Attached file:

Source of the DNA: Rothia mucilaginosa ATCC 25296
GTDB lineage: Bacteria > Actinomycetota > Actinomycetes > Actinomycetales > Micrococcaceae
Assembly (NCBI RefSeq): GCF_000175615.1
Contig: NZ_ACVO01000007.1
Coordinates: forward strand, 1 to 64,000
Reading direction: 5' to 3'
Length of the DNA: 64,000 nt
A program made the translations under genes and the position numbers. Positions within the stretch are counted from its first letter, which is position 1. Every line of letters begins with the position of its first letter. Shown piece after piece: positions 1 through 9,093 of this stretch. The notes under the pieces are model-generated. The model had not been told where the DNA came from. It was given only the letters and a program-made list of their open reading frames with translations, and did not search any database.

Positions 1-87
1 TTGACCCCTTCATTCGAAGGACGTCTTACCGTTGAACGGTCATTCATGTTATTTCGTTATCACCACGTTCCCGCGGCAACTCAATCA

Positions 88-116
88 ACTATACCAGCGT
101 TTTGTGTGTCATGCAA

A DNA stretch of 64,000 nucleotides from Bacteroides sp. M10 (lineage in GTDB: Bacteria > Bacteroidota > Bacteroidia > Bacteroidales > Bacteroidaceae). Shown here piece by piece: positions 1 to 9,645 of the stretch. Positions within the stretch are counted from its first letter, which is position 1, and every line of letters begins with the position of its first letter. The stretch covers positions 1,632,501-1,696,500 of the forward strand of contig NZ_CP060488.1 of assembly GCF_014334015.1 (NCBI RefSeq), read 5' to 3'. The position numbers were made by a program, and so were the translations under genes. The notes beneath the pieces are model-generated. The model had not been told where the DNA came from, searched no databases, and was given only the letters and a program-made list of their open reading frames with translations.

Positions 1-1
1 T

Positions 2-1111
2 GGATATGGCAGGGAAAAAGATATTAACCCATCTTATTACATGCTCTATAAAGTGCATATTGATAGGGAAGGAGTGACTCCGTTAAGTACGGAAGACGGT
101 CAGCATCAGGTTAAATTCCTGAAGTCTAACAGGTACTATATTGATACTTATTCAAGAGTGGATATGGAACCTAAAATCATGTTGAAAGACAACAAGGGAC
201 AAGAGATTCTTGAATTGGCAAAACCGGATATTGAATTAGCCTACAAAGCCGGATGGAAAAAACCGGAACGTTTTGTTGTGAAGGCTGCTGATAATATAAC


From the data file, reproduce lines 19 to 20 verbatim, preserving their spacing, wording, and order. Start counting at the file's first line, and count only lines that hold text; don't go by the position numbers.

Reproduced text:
101 CAGCATCAGGTTAAATTCCTGAAGTCTAACAGGTACTATATTGATACTTATTCAAGAGTGGATATGGAACCTAAAATCATGTTGAAAGACAACAAGGGAC
201 AAGAGATTCTTGAATTGGCAAAACCGGATATTGAATTAGCCTACAAAGCCGGATGGAAAAAACCGGAACGTTTTGTTGTGAAGGCTGCTGATAATATAAC